Ladies and Gentlemen, can we say that a sector of the economy can develop its own sustainable path to the future and all is well? No, of course we can’t. The present debate calls first of all for substantive answers, but we must also talk about this, audibly, on an equal footing with society. Transparency in animal housing facilities, windows, webcams – naturally this is possible. Structurally attractive and tidy farmyards, animal housing facilities that are self-explanatory even for laypersons, ongoing education and training systems for farm managers and staff, real-life messages such as “Best livestock farmer in the world”.
 
Many farmers possess untapped potential here, farmers who are personally still the most trustworthy ambassadors for communicating their activities to society.
 
Together with a professional sector-wide approach in order to reach in particular the opinion-forming urban milieus, we will create acceptance in society, our “licence to operate”. We should invest in this, with modern technologies and at the same time by explaining the benefit for society of a “sustainable animal husbandry” form created in this way. This is the most important message being transmitted by EuroTier 2016, a message that you, dear exhibitors, professional farmers from near and far, deliver so impressively.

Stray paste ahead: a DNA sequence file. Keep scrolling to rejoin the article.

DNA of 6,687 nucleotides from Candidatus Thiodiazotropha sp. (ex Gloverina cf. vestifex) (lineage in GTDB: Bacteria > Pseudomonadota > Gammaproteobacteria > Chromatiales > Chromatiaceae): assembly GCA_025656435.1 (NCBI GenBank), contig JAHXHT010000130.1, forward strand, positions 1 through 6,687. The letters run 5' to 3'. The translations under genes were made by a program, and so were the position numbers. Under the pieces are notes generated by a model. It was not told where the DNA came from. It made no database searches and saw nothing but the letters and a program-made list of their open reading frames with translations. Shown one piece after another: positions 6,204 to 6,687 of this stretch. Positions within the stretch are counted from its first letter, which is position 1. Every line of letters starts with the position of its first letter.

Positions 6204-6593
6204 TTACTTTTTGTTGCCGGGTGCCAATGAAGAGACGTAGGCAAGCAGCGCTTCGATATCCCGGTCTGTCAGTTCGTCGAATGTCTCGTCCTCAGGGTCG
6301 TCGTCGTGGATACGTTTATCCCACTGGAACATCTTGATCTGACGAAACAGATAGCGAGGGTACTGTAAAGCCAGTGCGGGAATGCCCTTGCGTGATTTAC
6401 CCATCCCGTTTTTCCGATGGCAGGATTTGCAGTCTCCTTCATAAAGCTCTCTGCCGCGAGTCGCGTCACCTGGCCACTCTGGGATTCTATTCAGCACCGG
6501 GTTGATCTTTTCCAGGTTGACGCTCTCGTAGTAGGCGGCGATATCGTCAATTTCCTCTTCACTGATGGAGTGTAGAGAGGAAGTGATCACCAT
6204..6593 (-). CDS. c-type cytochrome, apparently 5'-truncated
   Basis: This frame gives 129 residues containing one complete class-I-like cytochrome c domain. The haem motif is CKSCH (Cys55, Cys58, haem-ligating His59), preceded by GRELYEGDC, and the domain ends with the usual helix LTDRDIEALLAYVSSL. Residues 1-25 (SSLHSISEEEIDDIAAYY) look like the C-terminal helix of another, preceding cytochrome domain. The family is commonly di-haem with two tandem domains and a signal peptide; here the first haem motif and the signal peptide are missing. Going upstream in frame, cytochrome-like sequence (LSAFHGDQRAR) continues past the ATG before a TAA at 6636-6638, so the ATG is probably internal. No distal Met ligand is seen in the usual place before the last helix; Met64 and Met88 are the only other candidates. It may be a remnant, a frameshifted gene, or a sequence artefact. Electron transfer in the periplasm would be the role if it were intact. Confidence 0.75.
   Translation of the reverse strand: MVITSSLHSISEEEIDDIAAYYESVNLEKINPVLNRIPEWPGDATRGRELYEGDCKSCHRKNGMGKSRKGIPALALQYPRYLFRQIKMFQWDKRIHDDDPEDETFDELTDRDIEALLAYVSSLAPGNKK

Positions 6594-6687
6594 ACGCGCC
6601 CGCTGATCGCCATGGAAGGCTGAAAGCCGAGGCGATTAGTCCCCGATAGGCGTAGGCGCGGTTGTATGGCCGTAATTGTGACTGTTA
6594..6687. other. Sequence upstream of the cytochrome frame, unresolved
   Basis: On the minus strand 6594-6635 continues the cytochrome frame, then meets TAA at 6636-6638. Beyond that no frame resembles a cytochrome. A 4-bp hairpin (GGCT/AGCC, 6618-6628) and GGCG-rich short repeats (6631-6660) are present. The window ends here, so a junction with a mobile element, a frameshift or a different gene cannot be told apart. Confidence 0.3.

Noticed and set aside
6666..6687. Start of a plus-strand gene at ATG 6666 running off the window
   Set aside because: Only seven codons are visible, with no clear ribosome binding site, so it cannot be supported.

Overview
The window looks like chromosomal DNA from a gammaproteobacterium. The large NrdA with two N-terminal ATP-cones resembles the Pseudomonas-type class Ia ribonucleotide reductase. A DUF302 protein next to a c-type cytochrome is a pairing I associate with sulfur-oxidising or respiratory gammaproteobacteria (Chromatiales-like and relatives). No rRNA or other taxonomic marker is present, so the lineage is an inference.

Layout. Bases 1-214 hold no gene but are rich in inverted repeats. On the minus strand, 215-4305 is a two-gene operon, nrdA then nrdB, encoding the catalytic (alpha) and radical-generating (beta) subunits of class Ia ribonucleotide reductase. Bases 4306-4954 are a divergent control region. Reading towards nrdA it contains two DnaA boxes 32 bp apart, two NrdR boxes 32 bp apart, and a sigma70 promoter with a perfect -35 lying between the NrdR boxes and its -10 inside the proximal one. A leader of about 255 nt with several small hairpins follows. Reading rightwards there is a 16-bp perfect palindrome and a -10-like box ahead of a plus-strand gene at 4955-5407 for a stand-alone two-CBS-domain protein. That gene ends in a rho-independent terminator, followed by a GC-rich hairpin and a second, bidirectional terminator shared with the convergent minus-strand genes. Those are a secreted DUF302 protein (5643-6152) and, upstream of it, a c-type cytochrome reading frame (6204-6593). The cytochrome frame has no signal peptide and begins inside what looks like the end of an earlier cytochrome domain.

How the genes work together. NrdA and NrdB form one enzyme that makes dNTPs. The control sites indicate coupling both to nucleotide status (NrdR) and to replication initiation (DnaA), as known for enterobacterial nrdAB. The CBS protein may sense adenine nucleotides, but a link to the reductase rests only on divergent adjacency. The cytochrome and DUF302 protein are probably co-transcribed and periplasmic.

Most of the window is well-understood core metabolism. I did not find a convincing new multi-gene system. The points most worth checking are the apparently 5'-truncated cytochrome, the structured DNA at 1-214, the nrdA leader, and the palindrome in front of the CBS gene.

I would like to express my thanks to our established expert partners, quite particularly to our
 
  • EuroTier Project Team, headed by Dr. Karl Schlösser and
  • EnergyDecentral Project Team headed by Marcus Vagt.
 
Ladies and Gentlemen, the golden autumn has come to a close. The leaves are falling. This week, the future is being made in Hanover with EuroTier and EnergyDecentral – accordingly the trees are already greening again. In this spirit I hereby declare EuroTier and EnergyDecentral 2016 open and wish you successful days at the fair.
 
 

Contact:

We will be glad to help you:
Tel.: ++49(0)69/24 788 - 201

Friedrich W. Rach

f.rach(at)dlg.org 
(-202)
Press Officer Agriculture and Exhibitions

Malene Conlong

m.conlong(at)DLG.org 
(-237)
International media and communications manager